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I'm starting a new build, and was thinking of going to town and add brass corners and grommets. The question I have is, does the clutter glued, screwed or bolted to the lid of a box cause a noticeable change in the box's volume?
Also, I get the idea of a sound hole allowing the sound to escape from the box, but any cutting to the box's lid would cause the quality of the resonance to dip. Is there an optimum sound hole size to get the best of both worlds?
(I've added a photo of the box I'll be using, just for a point of reference.)
Edit : ...... groment covered sound holes, one on each side of the front of the box .
I don't know anything about the science, (or science fiction) of acoustics. I built this box as an art exercise to a theme with the sound holes cut in the shape of oak leaves and placed them towards opposite corners because I liked the look. The build is pure acoustic and has great sound as far as I'm concerned and quite a bit of volume for a small box. Remember that it's a cigar box, not a vintage Martin. I believe the saying is "there are no rules". Experiment with your ideas, have fun with the build and post pictures of the results.
A couple considerations: I don't know much about the science of sound but physics tells us that the more mass you have, the more energy it takes to create vibration (movement). The energy for a guitar is provided by the player strumming the strings and on a CBG there may only be 3 or 4 so you have less energy to transfer than a 6 string. This is why (I'm guessing) guitars are made of very thin materials, one to preserve interior volume but also so there is less mass to get vibrating (although early luthiers probably didn't think of it in those terms). On the other hand, getting 'good' sound is more complicated than simply reducing mass as demonstrated by bracing and soundposts. So do whatever the heck you want and it'll either sound okay or not. :)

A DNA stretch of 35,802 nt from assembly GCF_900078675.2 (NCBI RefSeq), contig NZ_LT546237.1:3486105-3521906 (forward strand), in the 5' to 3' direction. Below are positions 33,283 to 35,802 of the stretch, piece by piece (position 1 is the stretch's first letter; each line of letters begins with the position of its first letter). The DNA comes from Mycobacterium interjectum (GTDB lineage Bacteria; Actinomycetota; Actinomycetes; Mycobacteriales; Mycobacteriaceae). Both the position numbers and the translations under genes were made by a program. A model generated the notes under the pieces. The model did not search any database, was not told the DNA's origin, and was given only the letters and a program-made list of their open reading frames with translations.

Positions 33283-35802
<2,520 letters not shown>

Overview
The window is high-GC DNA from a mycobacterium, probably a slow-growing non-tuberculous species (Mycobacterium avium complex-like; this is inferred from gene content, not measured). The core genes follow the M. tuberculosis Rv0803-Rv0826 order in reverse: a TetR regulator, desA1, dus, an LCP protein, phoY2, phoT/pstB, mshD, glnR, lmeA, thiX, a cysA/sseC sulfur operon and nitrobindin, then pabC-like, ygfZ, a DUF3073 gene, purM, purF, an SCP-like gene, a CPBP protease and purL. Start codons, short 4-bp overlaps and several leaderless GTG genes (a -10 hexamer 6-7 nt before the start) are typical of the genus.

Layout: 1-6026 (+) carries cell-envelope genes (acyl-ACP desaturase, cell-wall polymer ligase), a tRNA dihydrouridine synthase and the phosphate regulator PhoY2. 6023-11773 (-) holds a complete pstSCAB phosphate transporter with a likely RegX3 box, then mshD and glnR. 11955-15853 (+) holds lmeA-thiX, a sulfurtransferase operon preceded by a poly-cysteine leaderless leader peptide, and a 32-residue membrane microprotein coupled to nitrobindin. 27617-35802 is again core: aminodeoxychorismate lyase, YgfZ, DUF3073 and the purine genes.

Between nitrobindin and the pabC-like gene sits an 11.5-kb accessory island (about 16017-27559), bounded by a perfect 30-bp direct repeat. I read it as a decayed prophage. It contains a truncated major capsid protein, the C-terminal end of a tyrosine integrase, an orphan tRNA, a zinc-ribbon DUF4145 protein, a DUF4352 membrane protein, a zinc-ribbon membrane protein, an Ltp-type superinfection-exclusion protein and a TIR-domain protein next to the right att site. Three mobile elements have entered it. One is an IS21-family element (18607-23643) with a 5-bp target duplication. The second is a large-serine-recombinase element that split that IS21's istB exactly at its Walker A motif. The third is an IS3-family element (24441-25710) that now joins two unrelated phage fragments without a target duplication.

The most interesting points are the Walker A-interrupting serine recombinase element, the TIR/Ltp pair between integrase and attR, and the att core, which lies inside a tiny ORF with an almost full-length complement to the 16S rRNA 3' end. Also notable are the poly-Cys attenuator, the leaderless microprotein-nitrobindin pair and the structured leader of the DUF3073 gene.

Hi I personally find that I dont notice the difference in sound when my CBG's has sound hole's keeping in mind Im talking about electric CBG's when just played acoustically Yes slight difference in tone change nothing Huge............ I have just started a group on Facebook for CBG's were same as here but MUCH smaller people can show the build's & vids discuss techniques and ideas etc etc here's the link if any interested http://www.facebook.com/groups/345844995503402/ :-))
This one sounds ok and has no holes and loads of ornamentation and a funny bridge tail thingy
for the wood to resonate I would imagine less is more...I have a strange double resonance on a Dingly dog with no holes
but its still works well and is quite loud considering. I had just some tiny holes on a resonator toilet seat i built and was amazed how loud that was too.. maybe we need to look at how the frequency works and escapes.
Thin strong and under tension, less paper and metal clutter....struts on a guitar the wrong way kill the sound quality
diagonal one best...so the wood needs to flex in the rioght way to create the right resonance..
But why do carrier bags inside a biscuit tin guitar improve the sound, as they do?
Not initially taking into consideration that the top acts as a resonating soundboard. Ron's correct I would have to believe. A cigar box would act no different than a speaker enclosure, albeit a small one. In Thiele Small Parameter terms, it would have a particular Fc (if sealed) or Fb (if bass reflex/ported) using "sound holes". Most often in a speaker design, internal bracing would be added to reduce box vibration to a minimum to avoid cancellation or oddities at particular frequencies but in a guitar, a resonating component is desirable.
I dabble in speaker building and am a little more familiar with what is desirable in that application. CBG's, not so much yet ;)
Based on this conversation, I'm wondering if there may be something to be gained by mounting a pickup (humbucker for example) so it doesn't mount to the top other than the cut outs for the Pup to project through the top. Meaning, widening the neck inside the box to allow for all the fastening to be done there instead of the top itself. No sound holes at all. Just rough calc. the gap created by any cutout would be the equivalent of your @1"-1 1/2" sound hole.
Not sure how a guy could effectively accomplish the same with the bridge and other than cutout's, have nothing coming in contact with the top to effect it at all.
That said, I've hardly seen it all so it's probably been done a million times before. Also, there is always a possibility that I've been just smok'in too much crack.